Yasmin's Story

When I got pregnant with my second, I was shocked and extremely nervous. My first was only seven-months old and was and still is a huge mamas boy. I felt SO much guilt. I didn’t think I’d be able to spread my love between both of my babies.

Fast forward to when I was around 32 weeks pregnant. I was running after a toddler and my husband was working a lot. He’s a fireman. I begun feeling overwhelmed, sad, and depressed. I’ve never felt depressed a day in my life. Anxiety, yes, because I absolutely had undiagnosed postpartum anxiety with my first.

As each day went on, I began to resent myself for getting pregnant so quickly and I began to resent the baby growing inside of me. This is when I KNEW something was wrong. I have always wanted to be a mother, so I knew this wasn’t right.

I delivered a healthy baby in May. I was discharged two days later and that’s when it started. Sleep deprivation almost killed me. I began having suicidal thoughts. I almost left my family in the middle of the night. I knew where I’d go too. I’d jump off the closest bridge. I also couldn’t stop crying. I hated being alone with my kids. Even if my husband was just taking a shower, I’d wish for him to hurry up.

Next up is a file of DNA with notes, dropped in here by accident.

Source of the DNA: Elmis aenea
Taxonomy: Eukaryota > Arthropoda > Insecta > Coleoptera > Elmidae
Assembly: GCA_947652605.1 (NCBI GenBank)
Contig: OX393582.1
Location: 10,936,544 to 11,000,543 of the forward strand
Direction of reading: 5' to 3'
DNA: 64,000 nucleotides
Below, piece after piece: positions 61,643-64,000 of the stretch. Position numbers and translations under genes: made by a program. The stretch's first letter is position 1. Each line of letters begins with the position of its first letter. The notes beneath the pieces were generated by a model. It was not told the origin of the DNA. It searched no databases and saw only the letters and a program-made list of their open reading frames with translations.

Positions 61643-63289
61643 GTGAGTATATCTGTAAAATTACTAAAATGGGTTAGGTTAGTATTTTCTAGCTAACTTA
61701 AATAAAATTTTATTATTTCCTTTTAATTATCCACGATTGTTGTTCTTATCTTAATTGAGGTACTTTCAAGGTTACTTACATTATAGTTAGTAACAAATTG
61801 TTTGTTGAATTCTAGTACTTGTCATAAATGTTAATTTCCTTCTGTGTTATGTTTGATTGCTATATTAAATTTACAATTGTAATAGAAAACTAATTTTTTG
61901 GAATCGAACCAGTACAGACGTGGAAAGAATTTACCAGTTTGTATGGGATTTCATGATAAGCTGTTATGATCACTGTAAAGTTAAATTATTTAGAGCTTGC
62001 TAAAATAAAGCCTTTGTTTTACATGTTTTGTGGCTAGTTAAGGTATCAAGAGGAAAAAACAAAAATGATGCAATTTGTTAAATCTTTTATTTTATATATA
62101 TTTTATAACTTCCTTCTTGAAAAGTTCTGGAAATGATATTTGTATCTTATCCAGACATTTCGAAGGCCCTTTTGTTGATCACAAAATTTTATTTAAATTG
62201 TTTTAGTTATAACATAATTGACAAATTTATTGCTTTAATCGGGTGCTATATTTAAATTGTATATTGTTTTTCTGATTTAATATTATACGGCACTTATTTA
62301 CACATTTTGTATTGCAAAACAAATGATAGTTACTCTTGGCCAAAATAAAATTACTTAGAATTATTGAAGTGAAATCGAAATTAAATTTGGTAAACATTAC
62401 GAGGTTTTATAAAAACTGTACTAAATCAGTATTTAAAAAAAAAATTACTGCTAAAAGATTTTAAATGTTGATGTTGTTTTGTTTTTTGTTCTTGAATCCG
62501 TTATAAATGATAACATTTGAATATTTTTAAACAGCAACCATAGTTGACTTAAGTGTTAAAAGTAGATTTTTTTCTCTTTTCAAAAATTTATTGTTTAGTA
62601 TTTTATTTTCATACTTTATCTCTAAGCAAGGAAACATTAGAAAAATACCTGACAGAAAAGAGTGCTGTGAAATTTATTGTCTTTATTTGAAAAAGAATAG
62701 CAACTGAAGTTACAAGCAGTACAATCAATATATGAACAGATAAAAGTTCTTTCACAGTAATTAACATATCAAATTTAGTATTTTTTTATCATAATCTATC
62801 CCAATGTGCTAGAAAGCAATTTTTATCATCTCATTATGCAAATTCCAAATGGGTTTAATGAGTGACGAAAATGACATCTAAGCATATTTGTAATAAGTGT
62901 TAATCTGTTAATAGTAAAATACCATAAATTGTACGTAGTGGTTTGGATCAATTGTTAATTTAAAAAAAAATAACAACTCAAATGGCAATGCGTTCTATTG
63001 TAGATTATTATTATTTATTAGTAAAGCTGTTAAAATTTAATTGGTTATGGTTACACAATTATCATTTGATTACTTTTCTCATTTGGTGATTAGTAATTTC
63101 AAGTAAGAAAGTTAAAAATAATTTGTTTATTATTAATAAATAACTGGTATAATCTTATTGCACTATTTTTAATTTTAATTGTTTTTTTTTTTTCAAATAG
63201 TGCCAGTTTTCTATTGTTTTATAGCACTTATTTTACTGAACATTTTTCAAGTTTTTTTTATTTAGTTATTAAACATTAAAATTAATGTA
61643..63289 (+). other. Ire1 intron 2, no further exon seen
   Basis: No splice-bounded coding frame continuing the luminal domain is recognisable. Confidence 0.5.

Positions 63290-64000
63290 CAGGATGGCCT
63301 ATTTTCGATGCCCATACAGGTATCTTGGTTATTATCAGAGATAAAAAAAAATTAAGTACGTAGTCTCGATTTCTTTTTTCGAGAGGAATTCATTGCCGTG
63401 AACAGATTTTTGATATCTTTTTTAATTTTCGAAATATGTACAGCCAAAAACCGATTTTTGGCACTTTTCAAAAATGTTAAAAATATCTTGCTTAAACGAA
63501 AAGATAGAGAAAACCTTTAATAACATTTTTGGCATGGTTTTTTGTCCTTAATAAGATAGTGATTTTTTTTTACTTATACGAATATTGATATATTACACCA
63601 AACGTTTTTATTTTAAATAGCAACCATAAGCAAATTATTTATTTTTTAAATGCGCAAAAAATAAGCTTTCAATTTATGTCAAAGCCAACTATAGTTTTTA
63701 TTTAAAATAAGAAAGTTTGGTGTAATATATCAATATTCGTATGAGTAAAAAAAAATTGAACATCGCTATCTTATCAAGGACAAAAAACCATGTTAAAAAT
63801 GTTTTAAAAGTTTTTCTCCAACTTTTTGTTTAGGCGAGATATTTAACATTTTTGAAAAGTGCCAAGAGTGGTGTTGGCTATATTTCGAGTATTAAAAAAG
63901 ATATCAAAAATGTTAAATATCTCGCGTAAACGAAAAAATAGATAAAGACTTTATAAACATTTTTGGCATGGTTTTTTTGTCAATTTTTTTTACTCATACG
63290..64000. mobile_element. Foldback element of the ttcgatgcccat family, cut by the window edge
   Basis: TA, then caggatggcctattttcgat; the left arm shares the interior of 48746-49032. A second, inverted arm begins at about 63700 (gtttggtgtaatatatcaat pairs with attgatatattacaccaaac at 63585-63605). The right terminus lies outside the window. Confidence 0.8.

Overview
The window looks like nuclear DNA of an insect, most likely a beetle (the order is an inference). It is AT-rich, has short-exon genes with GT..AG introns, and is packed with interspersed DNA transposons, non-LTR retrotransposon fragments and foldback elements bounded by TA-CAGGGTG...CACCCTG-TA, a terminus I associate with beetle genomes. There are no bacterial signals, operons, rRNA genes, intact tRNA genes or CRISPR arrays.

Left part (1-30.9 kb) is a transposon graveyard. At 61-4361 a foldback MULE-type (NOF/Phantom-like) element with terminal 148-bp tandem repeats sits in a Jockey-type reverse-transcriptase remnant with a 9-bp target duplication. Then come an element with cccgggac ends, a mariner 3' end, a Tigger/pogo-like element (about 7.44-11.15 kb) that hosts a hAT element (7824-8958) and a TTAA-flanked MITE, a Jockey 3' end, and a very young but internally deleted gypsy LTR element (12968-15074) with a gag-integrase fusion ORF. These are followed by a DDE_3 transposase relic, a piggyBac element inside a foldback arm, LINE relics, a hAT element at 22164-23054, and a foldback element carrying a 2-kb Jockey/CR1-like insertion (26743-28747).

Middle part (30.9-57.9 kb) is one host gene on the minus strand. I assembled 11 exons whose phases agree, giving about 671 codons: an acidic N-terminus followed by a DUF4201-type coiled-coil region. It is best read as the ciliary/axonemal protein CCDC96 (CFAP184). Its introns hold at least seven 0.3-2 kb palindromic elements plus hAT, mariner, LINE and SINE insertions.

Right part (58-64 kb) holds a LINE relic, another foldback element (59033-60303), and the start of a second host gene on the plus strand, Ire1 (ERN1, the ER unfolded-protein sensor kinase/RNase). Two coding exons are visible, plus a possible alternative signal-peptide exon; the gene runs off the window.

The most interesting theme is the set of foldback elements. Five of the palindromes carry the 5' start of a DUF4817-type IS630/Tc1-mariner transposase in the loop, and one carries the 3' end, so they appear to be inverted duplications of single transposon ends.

I had overwhelming anxiety, intrusive thoughts and then OCD started to kick in. I called my OBs office and it was one of the hardest things I’ve ever done. I said to the receptionist through tears, “I think I have postpartum depression.”

She forwarded my call to the nurse where she asked if I was suicidal. Too embarrassed to actually admit I was, I said no, but I did say I wanted to run away. She told me I “just had the baby blues,” and that was that.

I cried so hard because I knew I needed help, but I wasn’t getting it. I called a week later and said, “Please help me. I need to see my doctor.” I saw him the next day and he asked me a bunch of questions. I was diagnosed with postpartum depression and borderline psychosis. I was placed on medication and went into therapy.

I’m four months postpartum now and am a work in progress. This is the hardest thing I’ve ever gone through. Thank god for my husband. He’s saving my life without knowing it. If anyone feels like this please know you’re not alone. Advocate for yourself because the mental health industry is broken.